Leaving Cairo

Trip Start Mar 08, 2008
1
5
25
Trip End Mar 24, 2008


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Flag of Egypt  ,
Tuesday, March 11, 2008

Today was an amazing day.  Our favourite so far.  We did and saw so much that I have split into several entries.  This is where my entries will become more detailed as we visited places that I haven't been before.

Before I go on, I'll just mention a few more things about Cairo.  The whole city is covered by a layer of dust (and smog).  There are trees that if you washed off the dust, they'd have green leaves instead of brown.  The clothes are hung outside windows to try but they are against buildings which are so dirty that it hardly seems worthwhile washing them.

The city in on the go the whole time.  Busy Busy Busy.  Did I say before that about the entire population of Australia is effectively living in the city of Cairo (20 million)?  Everywhere you go takes time as you get stuck in traffic jams.  On a four lane highway, we counted 8 lanes of traffic.  It doesn't matter if the traffic lights are red, they still go through unless there are police at the intersection.  It's noisy with a constant tooting of horns.  There is so much rubbish.  The roof tops of 99% of the building are covered in rubbish.

This all sound negative but I still love the place.  It is just so different.  An experience.  Cairo makes me realise how lucky we are.  In Australia the majority of the population live in spendour and don't even realise or appreciate it.  An apartment in Cairo costs the equivalent of USD$500,000 as they are so hard to come by.  They take out 60 year mortgages (yes 60 years).  They know that they wont pay it off but at least their children or grandchildren will own the apartment in future.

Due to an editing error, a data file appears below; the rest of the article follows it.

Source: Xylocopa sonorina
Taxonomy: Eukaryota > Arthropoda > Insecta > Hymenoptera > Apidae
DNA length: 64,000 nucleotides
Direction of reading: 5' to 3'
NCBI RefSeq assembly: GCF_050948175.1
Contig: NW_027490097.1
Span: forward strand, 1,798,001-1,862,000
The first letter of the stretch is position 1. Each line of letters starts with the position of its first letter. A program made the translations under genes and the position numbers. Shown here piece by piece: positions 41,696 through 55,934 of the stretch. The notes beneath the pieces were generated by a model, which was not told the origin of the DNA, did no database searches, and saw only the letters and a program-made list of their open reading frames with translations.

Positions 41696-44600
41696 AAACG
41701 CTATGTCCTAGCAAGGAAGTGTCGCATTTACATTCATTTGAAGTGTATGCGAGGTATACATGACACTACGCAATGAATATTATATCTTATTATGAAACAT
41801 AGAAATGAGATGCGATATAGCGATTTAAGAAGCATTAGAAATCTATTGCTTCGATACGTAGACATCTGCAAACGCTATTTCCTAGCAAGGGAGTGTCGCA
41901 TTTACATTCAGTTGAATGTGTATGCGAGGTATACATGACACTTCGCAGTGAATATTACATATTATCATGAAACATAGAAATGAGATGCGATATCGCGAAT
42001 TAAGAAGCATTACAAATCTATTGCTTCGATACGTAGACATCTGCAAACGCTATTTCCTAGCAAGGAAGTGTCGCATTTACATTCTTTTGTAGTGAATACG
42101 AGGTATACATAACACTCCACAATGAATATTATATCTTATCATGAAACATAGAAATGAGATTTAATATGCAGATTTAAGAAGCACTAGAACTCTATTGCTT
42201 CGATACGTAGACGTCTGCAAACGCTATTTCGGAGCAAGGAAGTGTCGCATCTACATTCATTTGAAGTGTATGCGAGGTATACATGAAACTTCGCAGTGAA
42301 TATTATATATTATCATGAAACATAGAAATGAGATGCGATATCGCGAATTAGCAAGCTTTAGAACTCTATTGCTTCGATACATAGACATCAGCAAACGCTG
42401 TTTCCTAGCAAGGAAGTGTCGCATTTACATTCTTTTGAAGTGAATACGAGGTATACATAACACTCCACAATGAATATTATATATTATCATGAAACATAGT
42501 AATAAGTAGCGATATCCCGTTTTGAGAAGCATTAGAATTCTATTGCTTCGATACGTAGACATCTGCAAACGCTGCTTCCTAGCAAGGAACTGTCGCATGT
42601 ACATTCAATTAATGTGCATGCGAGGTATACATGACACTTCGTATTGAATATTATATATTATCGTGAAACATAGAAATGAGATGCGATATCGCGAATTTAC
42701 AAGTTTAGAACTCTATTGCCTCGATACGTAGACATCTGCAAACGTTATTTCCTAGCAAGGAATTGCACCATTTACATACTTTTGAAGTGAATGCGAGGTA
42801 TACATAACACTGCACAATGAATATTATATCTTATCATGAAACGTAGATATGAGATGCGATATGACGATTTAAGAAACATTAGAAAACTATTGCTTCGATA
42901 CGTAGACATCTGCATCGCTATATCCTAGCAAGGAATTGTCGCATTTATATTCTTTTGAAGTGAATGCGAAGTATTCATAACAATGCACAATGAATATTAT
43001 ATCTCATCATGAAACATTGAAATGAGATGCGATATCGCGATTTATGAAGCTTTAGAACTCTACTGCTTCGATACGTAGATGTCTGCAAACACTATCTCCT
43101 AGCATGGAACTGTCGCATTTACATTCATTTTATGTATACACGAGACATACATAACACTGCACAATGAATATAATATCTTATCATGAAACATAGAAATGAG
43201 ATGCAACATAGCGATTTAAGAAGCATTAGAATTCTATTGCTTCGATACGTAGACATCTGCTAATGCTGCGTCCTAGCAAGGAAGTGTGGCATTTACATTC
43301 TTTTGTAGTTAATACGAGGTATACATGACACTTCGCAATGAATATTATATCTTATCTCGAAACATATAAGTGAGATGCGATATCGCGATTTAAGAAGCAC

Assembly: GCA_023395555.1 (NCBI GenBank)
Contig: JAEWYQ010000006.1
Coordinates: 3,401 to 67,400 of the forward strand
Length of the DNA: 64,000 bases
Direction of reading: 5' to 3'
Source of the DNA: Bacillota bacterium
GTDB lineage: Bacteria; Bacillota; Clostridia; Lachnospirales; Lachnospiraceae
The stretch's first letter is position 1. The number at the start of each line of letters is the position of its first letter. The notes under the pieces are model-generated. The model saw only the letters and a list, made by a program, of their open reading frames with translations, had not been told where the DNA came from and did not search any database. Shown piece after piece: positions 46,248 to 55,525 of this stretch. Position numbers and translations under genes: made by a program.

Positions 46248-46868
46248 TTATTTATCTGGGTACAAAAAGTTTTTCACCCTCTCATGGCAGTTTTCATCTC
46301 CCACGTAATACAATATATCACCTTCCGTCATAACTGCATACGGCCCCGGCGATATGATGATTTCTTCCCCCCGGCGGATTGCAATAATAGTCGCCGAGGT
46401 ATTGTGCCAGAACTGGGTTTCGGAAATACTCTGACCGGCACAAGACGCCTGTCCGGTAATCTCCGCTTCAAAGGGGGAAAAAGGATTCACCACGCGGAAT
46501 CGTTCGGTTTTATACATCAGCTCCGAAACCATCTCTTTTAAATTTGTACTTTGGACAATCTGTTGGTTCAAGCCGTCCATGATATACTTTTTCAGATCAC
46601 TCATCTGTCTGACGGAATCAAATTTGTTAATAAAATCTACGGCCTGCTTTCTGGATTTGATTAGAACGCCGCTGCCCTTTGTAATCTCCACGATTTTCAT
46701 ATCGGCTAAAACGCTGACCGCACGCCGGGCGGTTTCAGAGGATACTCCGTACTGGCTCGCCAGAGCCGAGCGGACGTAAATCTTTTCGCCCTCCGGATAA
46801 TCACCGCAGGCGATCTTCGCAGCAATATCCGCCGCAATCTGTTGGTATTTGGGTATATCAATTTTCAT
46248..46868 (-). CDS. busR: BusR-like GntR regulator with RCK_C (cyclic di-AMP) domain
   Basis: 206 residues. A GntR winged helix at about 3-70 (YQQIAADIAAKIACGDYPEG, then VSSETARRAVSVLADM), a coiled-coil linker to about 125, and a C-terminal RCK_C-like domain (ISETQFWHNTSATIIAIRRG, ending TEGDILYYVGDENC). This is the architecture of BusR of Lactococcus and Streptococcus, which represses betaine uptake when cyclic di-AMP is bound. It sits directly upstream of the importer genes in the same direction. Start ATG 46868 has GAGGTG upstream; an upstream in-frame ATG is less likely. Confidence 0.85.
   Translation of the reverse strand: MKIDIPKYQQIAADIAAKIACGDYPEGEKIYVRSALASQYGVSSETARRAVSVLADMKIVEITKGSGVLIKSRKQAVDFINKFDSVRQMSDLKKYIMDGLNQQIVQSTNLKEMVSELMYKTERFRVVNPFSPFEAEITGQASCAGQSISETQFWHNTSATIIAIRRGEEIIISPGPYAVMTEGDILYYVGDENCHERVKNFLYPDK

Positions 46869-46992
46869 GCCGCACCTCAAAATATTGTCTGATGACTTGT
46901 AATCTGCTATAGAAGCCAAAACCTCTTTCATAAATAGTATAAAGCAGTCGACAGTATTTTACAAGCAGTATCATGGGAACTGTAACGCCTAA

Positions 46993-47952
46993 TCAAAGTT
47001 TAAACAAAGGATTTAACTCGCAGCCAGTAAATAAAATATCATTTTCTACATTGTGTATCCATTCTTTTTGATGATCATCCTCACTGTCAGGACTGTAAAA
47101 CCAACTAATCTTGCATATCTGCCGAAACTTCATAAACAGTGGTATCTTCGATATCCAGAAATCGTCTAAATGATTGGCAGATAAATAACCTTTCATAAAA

Many of the buildings are unfinished on the outside as they do not pay rates/taxes until the building is finished.  This can continue indefinitely. 

The number of floors in an apartment is a good indication of how many families live there.  The son brings his new wife to live in the family home and they build another level for them.

The buildings are going to get pretty high as the population of Egypt is increasing by approx 1.7 Million people each year (70 million in total at present)!

Well we finally left the noisy, busy, dusty Cairo and saw our first blue sky since we got here.  The outside suburbs are very poor and full of rubbish.  Animals roam everywhere.

Once we left the city, we moved quickly into the rural areas.  The Nile river feeds canals, which the farmers use to grow produce.  The canals are filthy and full of rubbish.  A President in the 50's gave each farmer in the Sakkara area, 3 acres of land.  This land is now worth USD500,000 per acre!  Many farmers sold and became millionnaires overnight.  Some sold part of the land and others have stayed.

The green strip of the Nile is 20 miles at its widest ie 10 miles each side of the Nile.  It is amazing that driving on the road, you have one side lush and green and the other desert..

The Egyptians are building a new river.  They are excavating and when completed the new river will be fed from the Nile and run parallell.  The aim is to increase the width of fertile land and provide more living space for future generations.  Only 4% of the land in Egypt is currently habitable.  They aim to double this.  It is a huge project and completion is still 30 years away.  Forward thinking for future generations.

Next stop Sakkara.
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